Reporting suspected adverse reactions after authorisation of the medicinal product is important. It allows continued monitoring of the benefit/risk balance of the medicinal product. Healthcare professionals are asked to report any suspected adverse reactions via the national reporting system: Federal Agency for Medicines and Health Products, Vigilance Department, Postbus 97, B-1000 Brussel Madou - Website: www.eenbijwerkingmelden.be - e-mail: email@example.com.
Marketing Authorisation Holder - Incyte Biosciences Distribution B.V., Paasheuvelweg 25, 1105 BP Amsterdam, Netherlands
Marketing Authorisation Numbers
Iclusig 15 mg film-coated tablets: EU/1/13/839/001 (60 tablets), EU/1/13/839/002 (180 tablets), EU/1/13/839/005 (30 tablets)
Iclusig 30 mg film-coated tablets: EU/1/13/839/006 (30 tablets)
Iclusig 45 mg film-coated tablets: EU/1/13/839/003 (30 tablets), EU/1/13/839/004 (90 tablets)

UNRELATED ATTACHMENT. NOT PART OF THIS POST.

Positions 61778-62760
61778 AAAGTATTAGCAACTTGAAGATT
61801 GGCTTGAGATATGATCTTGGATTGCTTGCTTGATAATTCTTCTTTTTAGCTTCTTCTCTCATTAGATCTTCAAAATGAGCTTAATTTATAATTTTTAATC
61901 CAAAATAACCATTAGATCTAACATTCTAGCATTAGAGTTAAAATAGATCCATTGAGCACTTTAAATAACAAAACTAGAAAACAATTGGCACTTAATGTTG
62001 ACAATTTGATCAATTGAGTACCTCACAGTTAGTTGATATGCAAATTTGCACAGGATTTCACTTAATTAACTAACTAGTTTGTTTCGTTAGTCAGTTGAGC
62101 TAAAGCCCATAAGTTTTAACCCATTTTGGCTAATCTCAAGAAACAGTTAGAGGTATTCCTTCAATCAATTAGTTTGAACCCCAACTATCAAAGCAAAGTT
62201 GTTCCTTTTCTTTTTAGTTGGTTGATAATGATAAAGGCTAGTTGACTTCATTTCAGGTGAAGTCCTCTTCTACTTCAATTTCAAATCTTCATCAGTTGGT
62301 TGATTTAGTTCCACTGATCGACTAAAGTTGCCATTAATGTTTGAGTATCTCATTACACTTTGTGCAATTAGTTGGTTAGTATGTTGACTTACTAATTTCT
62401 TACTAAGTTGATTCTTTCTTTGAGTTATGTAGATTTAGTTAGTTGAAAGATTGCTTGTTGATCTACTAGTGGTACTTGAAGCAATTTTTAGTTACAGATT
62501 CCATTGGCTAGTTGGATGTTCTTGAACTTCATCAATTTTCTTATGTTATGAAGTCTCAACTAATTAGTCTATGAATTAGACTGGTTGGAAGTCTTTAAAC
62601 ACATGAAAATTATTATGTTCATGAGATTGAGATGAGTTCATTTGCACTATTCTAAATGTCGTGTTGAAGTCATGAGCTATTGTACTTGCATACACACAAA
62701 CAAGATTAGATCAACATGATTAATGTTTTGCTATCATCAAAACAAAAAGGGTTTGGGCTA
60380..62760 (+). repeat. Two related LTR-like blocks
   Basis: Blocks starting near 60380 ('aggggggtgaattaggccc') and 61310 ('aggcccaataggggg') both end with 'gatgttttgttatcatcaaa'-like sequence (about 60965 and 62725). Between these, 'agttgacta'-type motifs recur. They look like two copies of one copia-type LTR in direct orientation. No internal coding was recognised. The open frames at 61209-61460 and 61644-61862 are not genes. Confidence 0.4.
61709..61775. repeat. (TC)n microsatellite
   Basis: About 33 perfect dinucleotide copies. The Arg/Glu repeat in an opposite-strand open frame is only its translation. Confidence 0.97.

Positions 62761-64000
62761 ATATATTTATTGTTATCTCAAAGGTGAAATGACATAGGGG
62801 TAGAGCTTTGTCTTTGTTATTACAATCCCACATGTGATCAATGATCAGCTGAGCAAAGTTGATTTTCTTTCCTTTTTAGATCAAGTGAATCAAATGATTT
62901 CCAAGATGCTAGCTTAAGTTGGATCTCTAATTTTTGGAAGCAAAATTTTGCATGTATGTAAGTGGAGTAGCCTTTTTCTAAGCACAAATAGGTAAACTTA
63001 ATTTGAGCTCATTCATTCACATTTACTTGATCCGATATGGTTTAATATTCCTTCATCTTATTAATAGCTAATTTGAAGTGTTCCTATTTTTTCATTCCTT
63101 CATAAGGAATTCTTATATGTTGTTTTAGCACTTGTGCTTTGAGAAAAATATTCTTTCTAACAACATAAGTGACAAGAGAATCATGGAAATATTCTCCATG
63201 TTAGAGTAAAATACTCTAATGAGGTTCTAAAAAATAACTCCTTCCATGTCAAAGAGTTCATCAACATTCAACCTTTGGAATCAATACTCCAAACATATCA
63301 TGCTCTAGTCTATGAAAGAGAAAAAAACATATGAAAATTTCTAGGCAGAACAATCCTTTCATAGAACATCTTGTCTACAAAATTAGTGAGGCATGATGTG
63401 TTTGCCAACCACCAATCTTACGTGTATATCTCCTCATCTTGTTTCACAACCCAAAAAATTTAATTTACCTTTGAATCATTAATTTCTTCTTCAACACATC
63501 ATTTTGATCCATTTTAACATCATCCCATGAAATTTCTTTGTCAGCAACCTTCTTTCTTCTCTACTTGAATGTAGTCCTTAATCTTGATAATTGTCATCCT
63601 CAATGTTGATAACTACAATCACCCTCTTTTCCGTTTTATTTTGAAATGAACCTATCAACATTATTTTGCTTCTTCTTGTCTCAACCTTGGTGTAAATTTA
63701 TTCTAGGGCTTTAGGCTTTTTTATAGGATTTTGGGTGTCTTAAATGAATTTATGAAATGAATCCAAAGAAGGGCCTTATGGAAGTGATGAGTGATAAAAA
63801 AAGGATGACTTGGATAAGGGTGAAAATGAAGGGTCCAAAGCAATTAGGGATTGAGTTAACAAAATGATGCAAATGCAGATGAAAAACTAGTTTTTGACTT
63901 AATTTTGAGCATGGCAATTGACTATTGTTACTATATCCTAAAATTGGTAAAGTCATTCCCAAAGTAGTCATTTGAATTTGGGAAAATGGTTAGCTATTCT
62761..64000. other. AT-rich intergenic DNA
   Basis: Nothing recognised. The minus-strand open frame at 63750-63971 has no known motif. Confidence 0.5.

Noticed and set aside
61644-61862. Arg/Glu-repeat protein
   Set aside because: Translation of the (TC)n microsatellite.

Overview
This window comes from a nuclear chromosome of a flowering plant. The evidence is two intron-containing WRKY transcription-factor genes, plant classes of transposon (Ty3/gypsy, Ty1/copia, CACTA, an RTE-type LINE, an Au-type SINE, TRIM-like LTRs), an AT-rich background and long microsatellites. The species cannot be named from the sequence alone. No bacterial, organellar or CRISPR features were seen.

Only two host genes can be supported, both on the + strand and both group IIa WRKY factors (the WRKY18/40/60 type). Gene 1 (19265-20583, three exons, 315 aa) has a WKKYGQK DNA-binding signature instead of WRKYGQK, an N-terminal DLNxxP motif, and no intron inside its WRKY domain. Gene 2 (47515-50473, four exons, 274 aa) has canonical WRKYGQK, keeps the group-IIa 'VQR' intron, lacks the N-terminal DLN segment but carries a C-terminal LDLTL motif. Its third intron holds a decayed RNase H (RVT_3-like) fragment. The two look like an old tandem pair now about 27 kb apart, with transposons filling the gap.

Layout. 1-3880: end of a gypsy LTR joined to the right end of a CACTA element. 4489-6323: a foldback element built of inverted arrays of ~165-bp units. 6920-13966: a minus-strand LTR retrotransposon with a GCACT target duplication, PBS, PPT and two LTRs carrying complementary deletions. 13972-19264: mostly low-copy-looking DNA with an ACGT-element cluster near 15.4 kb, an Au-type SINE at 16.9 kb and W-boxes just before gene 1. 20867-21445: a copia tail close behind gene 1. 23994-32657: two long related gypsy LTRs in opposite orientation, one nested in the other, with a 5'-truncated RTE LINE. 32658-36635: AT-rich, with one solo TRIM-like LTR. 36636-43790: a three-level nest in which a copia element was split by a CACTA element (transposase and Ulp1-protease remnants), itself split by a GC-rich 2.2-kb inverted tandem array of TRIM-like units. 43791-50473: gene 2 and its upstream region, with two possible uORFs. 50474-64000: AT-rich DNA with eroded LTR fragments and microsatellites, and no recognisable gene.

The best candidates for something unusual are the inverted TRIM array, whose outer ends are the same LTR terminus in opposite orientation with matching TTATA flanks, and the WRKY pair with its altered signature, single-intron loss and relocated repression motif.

General classification for supply
On medical prescription.
Date of revision on the text – 24 march 2022
Detailed information on this medicinal product is available on the website of the European Medicines Agency http://www.ema.europa.eu.
The price for ICLUSIG in Belgium is:
ICLUSIG (ponatinib) 15mg: € 2649
ICLUSIG (ponatinib) 30mg: € 4268
ICLUSIG (ponatinib) 45mg: € 4268
Date of preparation: June 2023
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Marketing authorisation holder: Incyte Biosciences Benelux B.V.
ICLUSIG, the ICLUSIG logo and the Incyte logo are registered trademarks of Incyte.